Pedagogia i Treball Social : Revista de Cičncies Socials Aplicades     Open Access  
Cuadernos de Trabajo Social     Open Access  
Developmental Child Welfare     Hybrid Journal  
Nusantara of Research: Jurnal Hasil-hasil Penelitian Universitas Nusantara PGRI Kediri     Open Access  
Revista Internacional De Seguridad Social     Hybrid Journal  
L'Orientation scolaire et professionnelle     Open Access  
Soziale Passagen     Hybrid Journal  
Tempo Social     Open Access  

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Similar Journals
Journal Cover
Critical Social Policy
Journal Prestige (SJR): 1.204
Citation Impact (citeScore): 2
Number of Followers: 44  
 
  Hybrid Journal Hybrid journal (It can contain Open Access articles)
ISSN (Print) 0261-0183 - ISSN (Online) 1461-703X
Published by Sage Publications Homepage  [1174 journals]
  • Book Review: Hard White: The Mainstreaming of Racism in American Politics
           by Richard C. Fording and Sanford F. Schram

    • Free pre-print version: Loading...

      Authors: Michael Reisch
      Pages: 352 - 354
      Abstract: Critical Social Policy, Volume 42, Issue 2, Page 352-354, May 2022.

      Citation: Critical Social Policy
      PubDate: 2022-02-21T05:25:52Z
      DOI: 10.1177/02610183221078282a
      Issue No: Vol. 42, No. 2 (2022)
       
  • Book Review: Ireland and the Magdalene Laundries: A Campaign for Justice
           by Claire McGettrick, Katherine O’Donnell, Maeve O’Rourke, James M.
           Smith and Mari Steed

    • Free pre-print version: Loading...

      Authors: Lorraine Grimes
      Pages: 354 - 356
      Abstract: Critical Social Policy, Volume 42, Issue 2, Page 354-356, May 2022.

      Citation: Critical Social Policy
      PubDate: 2022-02-21T05:25:52Z
      DOI: 10.1177/02610183221078282b
      Issue No: Vol. 42, No. 2 (2022)
       
  • Book Review: Engaging with Social Work: A Critical Introduction by
           Christine Morley, Phillip Ablett and Selma Macfarlane

    • Free pre-print version: Loading...

      Authors: Linda Briskman
      Pages: 356 - 358
      Abstract: Critical Social Policy, Volume 42, Issue 2, Page 356-358, May 2022.

      Citation: Critical Social Policy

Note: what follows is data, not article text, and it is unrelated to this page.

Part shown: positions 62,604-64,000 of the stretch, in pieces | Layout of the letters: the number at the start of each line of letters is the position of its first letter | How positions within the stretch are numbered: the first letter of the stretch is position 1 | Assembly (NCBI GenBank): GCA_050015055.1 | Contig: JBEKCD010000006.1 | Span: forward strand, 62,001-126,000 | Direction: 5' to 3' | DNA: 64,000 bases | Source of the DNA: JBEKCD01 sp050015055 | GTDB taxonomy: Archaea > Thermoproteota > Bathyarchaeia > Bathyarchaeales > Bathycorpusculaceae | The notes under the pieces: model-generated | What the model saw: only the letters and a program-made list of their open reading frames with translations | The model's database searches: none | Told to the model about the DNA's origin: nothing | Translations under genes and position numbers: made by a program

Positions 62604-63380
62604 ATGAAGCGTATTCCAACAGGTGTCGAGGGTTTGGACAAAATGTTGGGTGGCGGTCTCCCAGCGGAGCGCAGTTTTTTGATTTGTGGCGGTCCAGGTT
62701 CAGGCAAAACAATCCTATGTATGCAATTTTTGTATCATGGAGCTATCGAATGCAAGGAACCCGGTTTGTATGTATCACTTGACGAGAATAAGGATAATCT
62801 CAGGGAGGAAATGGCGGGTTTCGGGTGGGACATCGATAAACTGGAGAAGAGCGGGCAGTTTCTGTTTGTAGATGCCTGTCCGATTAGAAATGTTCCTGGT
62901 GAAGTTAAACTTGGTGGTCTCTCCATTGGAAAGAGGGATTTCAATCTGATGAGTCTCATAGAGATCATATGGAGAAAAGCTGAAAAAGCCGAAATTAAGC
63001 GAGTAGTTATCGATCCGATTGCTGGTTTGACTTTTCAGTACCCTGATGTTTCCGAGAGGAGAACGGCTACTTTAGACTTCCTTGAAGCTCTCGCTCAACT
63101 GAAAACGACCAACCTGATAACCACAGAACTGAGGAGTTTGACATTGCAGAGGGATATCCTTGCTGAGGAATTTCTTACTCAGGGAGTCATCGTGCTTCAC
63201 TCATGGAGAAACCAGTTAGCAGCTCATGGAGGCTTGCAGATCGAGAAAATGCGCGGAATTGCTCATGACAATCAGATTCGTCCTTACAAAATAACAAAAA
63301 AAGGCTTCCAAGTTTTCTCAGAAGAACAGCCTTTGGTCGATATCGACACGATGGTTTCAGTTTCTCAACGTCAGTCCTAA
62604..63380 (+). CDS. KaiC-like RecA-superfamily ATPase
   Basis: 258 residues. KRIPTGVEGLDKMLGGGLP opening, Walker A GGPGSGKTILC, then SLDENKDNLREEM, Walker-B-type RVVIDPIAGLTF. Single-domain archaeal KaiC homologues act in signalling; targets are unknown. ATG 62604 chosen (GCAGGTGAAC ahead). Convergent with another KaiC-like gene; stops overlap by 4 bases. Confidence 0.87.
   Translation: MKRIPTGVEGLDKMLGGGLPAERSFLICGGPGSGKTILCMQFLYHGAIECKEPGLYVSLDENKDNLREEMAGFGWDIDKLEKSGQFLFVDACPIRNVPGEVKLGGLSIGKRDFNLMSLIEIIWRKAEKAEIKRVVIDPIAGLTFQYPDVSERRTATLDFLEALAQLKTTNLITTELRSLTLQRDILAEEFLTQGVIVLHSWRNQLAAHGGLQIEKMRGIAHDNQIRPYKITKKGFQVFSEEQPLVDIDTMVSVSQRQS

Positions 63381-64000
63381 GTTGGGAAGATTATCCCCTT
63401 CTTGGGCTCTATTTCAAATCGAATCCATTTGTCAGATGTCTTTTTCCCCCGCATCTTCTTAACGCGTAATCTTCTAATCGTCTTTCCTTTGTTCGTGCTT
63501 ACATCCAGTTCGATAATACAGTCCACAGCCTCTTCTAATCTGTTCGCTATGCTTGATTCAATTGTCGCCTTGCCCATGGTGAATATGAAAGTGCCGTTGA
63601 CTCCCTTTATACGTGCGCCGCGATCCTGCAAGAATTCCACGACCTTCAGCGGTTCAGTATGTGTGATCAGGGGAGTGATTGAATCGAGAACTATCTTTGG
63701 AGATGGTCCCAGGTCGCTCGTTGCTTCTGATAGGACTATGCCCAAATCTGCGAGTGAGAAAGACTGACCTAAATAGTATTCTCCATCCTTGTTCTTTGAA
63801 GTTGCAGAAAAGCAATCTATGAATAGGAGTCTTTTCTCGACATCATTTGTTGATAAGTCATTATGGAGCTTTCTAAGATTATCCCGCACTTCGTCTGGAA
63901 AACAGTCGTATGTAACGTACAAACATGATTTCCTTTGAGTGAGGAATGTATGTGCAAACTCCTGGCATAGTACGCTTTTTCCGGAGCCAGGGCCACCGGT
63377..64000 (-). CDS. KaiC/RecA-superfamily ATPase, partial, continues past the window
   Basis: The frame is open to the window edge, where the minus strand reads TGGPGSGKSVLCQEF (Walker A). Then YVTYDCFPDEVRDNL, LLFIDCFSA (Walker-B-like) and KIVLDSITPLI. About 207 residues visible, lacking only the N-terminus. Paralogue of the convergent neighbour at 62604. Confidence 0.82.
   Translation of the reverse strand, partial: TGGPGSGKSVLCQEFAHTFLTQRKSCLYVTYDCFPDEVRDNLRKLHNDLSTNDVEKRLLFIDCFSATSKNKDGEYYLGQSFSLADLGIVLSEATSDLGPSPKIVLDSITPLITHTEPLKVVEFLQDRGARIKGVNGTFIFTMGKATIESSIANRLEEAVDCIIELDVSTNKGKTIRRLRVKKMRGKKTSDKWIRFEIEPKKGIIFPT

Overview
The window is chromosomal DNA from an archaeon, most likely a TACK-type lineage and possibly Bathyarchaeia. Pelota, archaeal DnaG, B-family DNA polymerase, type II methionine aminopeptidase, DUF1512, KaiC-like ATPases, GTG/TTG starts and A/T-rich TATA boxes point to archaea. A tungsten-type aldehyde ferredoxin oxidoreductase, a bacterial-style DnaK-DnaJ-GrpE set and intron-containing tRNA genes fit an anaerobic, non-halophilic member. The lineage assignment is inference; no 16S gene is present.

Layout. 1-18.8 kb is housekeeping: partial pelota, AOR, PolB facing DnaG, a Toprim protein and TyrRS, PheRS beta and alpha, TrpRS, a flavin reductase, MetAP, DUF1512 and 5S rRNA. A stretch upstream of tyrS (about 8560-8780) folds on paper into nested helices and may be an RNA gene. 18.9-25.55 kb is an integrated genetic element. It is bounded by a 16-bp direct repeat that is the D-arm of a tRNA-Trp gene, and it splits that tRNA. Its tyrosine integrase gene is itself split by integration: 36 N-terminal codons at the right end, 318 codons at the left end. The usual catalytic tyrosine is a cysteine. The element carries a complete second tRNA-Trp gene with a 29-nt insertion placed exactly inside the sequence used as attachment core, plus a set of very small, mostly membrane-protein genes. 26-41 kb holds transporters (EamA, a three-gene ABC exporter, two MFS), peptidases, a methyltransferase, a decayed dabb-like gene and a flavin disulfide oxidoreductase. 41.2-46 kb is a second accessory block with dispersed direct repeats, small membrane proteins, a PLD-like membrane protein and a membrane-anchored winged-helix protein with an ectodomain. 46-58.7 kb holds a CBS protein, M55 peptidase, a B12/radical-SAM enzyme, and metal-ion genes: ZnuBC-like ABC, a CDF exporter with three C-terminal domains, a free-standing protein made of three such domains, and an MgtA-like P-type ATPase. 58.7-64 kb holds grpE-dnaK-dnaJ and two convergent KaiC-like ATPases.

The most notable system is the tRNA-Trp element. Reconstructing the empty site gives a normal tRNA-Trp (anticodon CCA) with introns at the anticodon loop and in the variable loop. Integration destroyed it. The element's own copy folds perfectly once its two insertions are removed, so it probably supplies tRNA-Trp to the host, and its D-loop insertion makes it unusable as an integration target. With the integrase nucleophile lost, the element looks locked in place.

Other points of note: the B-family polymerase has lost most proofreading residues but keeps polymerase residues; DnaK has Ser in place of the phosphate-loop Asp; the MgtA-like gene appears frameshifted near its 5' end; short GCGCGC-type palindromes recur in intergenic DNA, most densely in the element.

PubDate: 2022-02-21T05:23:26Z
      DOI: 10.1177/02610183221078282c
      Issue No: Vol. 42, No. 2 (2022)
       
  • Book Review: Africentric Social Work by Delores V. Mullings, Jennifer
           Clarke, Wanda Thomas Bernard, David Este and Sulaimon Giwa

    • Free pre-print version: Loading...

      Authors: Washington Marovatsanga
      Pages: 358 - 360
      Abstract: Critical Social Policy, Volume 42, Issue 2, Page 358-360, May 2022.

      Citation: Critical Social Policy
      PubDate: 2022-02-21T05:23:26Z
      DOI: 10.1177/02610183221078282d
      Issue No: Vol. 42, No. 2 (2022)
       
  • Book Review: Social Policy: A Critical and Intersectional Analysis by
           Fiona Williams

    • Free pre-print version: Loading...

      Authors: Shona Hunter
      Pages: 360 - 362
      Abstract: Critical Social Policy, Volume 42, Issue 2, Page 360-362, May 2022.

      Citation: Critical Social Policy
      PubDate: 2022-02-21T05:23:26Z
      DOI: 10.1177/02610183221078282e
      Issue No: Vol. 42, No. 2 (2022)
       
  • COVID-19 and (mis)understanding public attitudes to social security:
           Re-setting debate

    • Free pre-print version: Loading...

      Authors: Michael Orton, Sudipa Sarkar
      Abstract: Critical Social Policy, Ahead of Print.
      The Covid-19 pandemic has seen emerging debate about a possible shift in ‘anti-welfare commonsense’ i.e. the orthodoxy previously described in this journal as solidifying negative public attitudes towards ‘welfare’. While a shift in attitudes might be ascribed to the circumstances of the crisis it would still be remarkable for such a strongly established orthodoxy to have changed quite so rapidly. It is appropriate, therefore, to reflect on whether the ‘anti-welfare’ orthodoxy was in fact as unequivocal as claimed' To address this question, challenges to the established orthodoxy that were emerging pre-pandemic are examined along with the most recently available survey data. This leads to discussion of broader issues relating to understanding attitudes: methodology; ‘messiness’ and ambivalence of attitudes; attitudes and constructions of deservingness; and following or leading opinion. It is argued that the ‘anti-welfare’ orthodoxy has always been far more equivocal than claimed, with consequent implications for anti-poverty action and re-setting debate.
      Citation: Critical Social Policy
      PubDate: 2022-05-04T05:26:39Z
      DOI: 10.1177/02610183221091553
       
  • Female dependents, individual customers and promiscuous digital personas: